Aspects of the present invention can provide coupler assemblies comprising a first printed circuit board, a second printed circuit board, and a shielded region. The second printed circuit board can be surface mounted on the first printed circuit board. The shielded region can defined between the first printed circuit board and the second printed circuit board such that the shielded region at least partly surrounds a coupler circuit disposed therein.
In some embodiments, the first printed circuit board can a first etchback area, and the second printed circuit board can include a second etchback area. The shielded region can then be defined, for example, between the first etchback area and the second etchback area. The coupler circuit can then be disposed in at least one of the first etchback area and the second etchback area. The shielded region is preferably at least partly filled with a dielectric material.
The coupler circuit may include, for example, a first RF structure, a second RF structure, and a transition region. The second RF structure is coupled to the first RF structure. The first RF structure can be disposed on at least one of the first printed circuit board and the second printed circuit board. The second RF structure can be disposed proximate the first RF structure on at least one of the first printed circuit board and the second printed circuit board. The second RF structure is disposed proximate the first RF structure to provide a fixed coupling ratio between the first RF structure and the second RF structure. The transition region can also be disposed on at least one of the first printed circuit board and the second printed circuit board.
In some embodiments, the first RF structure that can be matched to the microstrip transition areas, and is disposed in a second etchback area. The second RF structure can then be disposed proximate the first RF structure. In other embodiments, a stripline structure is used in which the first RF structure is continuous with microstrip transition areas. In this case, the first printed circuit board further comprises a second RF structure disposed proximate the first RF structure.
In still other embodiments, the second printed circuit board can include a first side contacting the first printed circuit board, a second side comprising a ground plane, and means for connecting disposed on the second side. The first printed circuit board can include a first side for contacting the first side of the second printed circuit board. The first side can comprise a ground plane, a plurality of microstrip transition areas, and the first etchback area.
Aspects of the present invention can also provide methods of assembling couplers in which a first printed circuit board can be provided, and then a second printed circuit board is surface mounted on the first printed circuit board to define a shielded region between the first printed circuit board and the second printed circuit board. The shielded region at least partly surrounds a coupler circuit disposed therein. A solder re-flow operation can then be performed to electrically and mechanically connect the first printed circuit board to the second printed circuit board to thereby provide a stripline structure.
Coupler assemblies according to aspects of the invention will now be discussed with reference to a base PCB such as that shown in
As shown in
When a single layer PCB is used for the base printed circuit board 100, the base printed circuit board 100 can include an insulator layer 115 and a patterned conductive layer 120 that is grounded. However, it should be appreciated that the base printed circuit board 100 can comprise either a single layer printed circuit board or a multiple layer printed circuit board.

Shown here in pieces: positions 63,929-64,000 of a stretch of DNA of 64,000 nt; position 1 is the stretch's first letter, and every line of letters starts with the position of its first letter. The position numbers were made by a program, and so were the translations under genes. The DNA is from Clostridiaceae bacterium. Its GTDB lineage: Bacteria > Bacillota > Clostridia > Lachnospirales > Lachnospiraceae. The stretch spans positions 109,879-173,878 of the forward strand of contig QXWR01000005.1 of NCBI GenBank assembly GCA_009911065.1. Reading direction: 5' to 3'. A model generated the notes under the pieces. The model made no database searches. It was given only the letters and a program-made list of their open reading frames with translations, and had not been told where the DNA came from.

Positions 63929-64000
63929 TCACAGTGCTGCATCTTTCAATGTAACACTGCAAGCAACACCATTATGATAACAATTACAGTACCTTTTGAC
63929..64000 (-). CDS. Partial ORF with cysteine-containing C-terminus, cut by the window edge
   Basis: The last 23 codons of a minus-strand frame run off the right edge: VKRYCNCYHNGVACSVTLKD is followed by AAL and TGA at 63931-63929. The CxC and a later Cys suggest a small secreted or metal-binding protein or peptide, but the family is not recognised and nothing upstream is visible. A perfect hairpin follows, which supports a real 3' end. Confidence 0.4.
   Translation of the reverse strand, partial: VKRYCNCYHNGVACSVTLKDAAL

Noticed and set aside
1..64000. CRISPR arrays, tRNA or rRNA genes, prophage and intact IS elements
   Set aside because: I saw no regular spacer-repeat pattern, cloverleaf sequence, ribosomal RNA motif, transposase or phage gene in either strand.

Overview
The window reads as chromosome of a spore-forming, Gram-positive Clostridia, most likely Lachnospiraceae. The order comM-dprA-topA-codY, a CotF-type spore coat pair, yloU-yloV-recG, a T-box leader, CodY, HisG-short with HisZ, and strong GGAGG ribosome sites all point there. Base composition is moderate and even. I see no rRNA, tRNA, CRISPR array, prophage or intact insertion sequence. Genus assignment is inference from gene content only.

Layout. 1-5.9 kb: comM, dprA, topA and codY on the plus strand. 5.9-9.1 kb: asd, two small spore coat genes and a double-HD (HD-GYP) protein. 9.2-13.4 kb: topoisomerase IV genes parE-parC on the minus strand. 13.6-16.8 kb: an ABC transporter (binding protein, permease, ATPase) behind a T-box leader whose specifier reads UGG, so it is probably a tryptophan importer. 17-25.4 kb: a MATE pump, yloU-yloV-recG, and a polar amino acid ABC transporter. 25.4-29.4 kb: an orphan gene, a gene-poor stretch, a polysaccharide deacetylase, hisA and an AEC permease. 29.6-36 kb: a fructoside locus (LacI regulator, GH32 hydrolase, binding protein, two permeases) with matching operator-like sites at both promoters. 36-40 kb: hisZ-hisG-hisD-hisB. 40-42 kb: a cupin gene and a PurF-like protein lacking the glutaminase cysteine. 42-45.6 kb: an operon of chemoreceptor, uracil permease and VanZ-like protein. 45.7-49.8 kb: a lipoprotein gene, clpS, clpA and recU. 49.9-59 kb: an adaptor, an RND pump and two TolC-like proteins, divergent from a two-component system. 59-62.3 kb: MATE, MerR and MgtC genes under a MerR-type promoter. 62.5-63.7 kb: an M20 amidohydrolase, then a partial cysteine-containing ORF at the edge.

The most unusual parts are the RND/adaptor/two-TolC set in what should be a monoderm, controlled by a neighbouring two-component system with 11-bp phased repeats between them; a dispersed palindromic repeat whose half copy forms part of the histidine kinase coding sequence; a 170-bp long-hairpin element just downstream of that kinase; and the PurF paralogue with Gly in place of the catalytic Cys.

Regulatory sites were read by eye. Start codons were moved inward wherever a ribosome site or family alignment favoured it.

The base printed circuit board 100 can include RF circuitry on the board 100. Other possible circuitry can include all printable topologies and components held only to the bounds of the physical property of the materials. For example, filters (planar and photonic band gap), detectors (all types), attenuators, and/or isolated “through wall” RF output (see copending U.S. application Ser. No. 10/103,277 entitled “A SYSTEM AND METHOD OF PROVIDING HIGHLY ISOLATED RADIO FREQUENCY INTERCONNECTIONS”, which is incorporated by reference in its entirety herein).
The patterned conductive layer 120 is provided on a first face of the insulator layer 115. The patterned conductive layer 120 defines an etchback or gap region 190 therein that exposes a portion of the insulator layer 115. In a single layer configuration, the base printed circuit board 100 can include a dielectric layer 115 disposed between the first face 125 contacting the surface mount printed circuit board 200, and a second face 110 of the base printed circuit board 100.
Microstrip transition areas 140 can also be located on the first face 125. The microstrip transition areas 140 are preferably disposed in the first etchback area 190 for coupling to a main RF thru structure 240. The second face also includes a ground plane 110 that is coupled to the patterned conductive layer 120, for example, by wrapping around edge portions of base PCB 100.
The base PCB 100 can also include features required to accomodate mating components such as a clearance 150 adapted to accomodate a termination resistance 250, a clearance 160 adapted to accomodate a coupled port connector 280, and a plurality of connection points 170 provided in the conductive layer 120. The connection points 170 are sometimes referred to as “vias.” The connection points or vias 170 can be disposed adjacent the etchback region 190. The connection points or vias 170 are disposed between the ground plane 110 and the patterned conductive layer 120, thus maintaining substantially equal electrical potential on both surfaces.
The first face of the first ground plane 225 can include, for example, conductive tab regions 220, 270, a main RF thru structure 240, and a coupled RF structure 260. The conductive tab regions 220, 270 define a second etchback area 290 on a lower face or side of the surface mount printed circuit board 200. In the embodiment shown in